When it comes to preventing allergies, one of the best things you can do is to use a HEPA air purifier in your home. This type of air purifier uses filters that can easily capture the pollen that causes seasonal allergic reactions. By using a high-quality air purifier, you can keep the pollen levels in your home to a minimum. To see some of our recommended units, check out our complete selection of air purifiers for allergies and asthma.   In addition to limiting the presence of pollen in your home, you can consider changes to your routine that will limit your exposure. Try to avoid outdoor exercise when pollen is at its peak, and keep your windows closed to avoid more pollen getting inside. If you suffer from severe enough allergies, you can also consider taking over the counter antihistamine medications, though these tend to make people feel drowsy.   If you have to be outside, you might also want to consider using the face mask you would normally wear to prevent COVID-19 transmission. Surgical masks can help to block some pollen from being inhaled. Since most of us have plenty of masks available these days, it makes sense to use them to reduce pollen exposure as well. Be aware, though, that wearing a mask will only help with respiratory allergies. Pollen will still get into your eyes and cause watering or itching, even with a mask.   If you have questions about how air purifiers can help you deal with your seasonal allergies, we're here to help! Feel free to contact us with your questions, and we'll be happy to provide you with answers and personalized product recommendations.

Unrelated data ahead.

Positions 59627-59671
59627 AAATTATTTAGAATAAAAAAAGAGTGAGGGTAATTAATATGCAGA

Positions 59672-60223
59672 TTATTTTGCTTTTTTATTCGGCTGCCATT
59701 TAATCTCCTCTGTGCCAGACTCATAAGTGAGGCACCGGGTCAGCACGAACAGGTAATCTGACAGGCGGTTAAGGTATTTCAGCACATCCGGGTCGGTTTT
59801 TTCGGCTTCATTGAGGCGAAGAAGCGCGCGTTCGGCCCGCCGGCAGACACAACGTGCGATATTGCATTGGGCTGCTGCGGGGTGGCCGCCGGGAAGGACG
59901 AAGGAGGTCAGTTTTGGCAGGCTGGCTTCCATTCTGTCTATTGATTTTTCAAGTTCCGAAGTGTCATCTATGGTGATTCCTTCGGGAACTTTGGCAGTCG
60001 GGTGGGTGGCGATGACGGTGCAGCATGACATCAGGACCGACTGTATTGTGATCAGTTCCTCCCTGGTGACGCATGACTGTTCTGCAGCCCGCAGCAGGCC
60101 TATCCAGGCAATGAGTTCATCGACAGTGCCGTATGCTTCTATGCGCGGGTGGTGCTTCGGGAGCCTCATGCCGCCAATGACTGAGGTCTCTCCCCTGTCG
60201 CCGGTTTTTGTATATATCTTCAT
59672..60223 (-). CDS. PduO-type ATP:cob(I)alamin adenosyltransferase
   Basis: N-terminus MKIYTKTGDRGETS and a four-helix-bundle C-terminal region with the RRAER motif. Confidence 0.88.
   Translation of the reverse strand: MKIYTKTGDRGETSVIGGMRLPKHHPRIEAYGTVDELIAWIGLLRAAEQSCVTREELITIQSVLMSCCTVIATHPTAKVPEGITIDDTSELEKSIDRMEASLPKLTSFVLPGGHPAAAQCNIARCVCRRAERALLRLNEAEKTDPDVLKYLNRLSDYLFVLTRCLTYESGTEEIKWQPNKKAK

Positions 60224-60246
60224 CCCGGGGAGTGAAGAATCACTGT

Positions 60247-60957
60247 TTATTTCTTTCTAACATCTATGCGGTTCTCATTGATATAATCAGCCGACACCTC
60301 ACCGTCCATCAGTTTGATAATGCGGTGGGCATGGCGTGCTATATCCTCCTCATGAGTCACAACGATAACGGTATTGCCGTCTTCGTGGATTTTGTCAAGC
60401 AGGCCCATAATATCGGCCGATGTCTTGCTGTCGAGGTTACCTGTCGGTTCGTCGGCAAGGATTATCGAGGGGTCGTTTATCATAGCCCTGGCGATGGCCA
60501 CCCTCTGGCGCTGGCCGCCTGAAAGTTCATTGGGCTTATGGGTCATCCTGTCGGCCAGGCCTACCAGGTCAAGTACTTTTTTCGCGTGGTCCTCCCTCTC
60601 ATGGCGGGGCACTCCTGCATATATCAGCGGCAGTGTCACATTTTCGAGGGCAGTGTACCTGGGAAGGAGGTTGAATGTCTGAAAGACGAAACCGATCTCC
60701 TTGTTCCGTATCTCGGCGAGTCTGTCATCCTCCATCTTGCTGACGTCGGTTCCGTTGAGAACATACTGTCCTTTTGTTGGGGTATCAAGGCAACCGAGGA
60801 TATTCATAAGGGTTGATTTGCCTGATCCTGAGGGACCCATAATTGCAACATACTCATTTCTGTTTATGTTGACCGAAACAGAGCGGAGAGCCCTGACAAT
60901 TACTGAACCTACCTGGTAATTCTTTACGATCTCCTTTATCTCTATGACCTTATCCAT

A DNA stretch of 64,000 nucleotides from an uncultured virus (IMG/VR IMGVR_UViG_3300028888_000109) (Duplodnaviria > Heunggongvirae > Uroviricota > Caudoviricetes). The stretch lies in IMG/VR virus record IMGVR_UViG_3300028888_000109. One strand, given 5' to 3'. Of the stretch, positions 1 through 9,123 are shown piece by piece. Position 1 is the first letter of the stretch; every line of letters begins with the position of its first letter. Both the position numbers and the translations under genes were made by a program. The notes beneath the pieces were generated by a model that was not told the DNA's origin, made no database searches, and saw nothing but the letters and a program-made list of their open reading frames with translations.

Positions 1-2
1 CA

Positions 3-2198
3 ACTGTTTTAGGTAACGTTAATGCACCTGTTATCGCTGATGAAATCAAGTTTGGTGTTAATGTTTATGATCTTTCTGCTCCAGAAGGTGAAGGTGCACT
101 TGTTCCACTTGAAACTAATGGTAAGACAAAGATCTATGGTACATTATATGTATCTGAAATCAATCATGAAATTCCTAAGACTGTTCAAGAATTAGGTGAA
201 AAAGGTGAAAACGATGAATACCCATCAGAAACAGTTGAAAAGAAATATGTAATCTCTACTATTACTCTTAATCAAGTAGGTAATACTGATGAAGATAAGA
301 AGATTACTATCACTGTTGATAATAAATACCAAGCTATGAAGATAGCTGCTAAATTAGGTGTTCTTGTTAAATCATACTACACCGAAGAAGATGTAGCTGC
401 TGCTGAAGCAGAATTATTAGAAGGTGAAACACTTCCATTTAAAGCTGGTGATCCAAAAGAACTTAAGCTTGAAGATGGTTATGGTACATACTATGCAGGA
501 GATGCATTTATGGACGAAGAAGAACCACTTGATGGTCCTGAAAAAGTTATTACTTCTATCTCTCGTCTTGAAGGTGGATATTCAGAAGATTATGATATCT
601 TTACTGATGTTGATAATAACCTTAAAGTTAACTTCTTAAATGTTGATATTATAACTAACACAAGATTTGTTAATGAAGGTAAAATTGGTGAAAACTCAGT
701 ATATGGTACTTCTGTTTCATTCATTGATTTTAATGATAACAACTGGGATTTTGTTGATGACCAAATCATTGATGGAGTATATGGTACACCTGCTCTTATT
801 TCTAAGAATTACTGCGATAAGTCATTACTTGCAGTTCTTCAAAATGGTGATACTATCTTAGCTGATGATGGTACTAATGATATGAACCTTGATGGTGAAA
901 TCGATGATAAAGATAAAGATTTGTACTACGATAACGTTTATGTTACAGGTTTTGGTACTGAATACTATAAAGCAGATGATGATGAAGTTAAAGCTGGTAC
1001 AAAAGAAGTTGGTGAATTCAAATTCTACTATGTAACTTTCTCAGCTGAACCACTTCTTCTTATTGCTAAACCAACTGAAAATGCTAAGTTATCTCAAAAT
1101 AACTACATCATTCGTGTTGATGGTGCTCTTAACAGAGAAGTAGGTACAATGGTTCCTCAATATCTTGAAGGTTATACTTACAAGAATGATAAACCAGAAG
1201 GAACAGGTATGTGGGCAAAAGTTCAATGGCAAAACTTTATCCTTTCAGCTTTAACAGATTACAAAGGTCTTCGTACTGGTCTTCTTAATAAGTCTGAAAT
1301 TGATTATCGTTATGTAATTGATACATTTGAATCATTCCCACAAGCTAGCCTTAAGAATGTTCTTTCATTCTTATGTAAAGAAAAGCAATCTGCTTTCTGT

Cheap Air Purifiers: What to Buy When You're on a Budget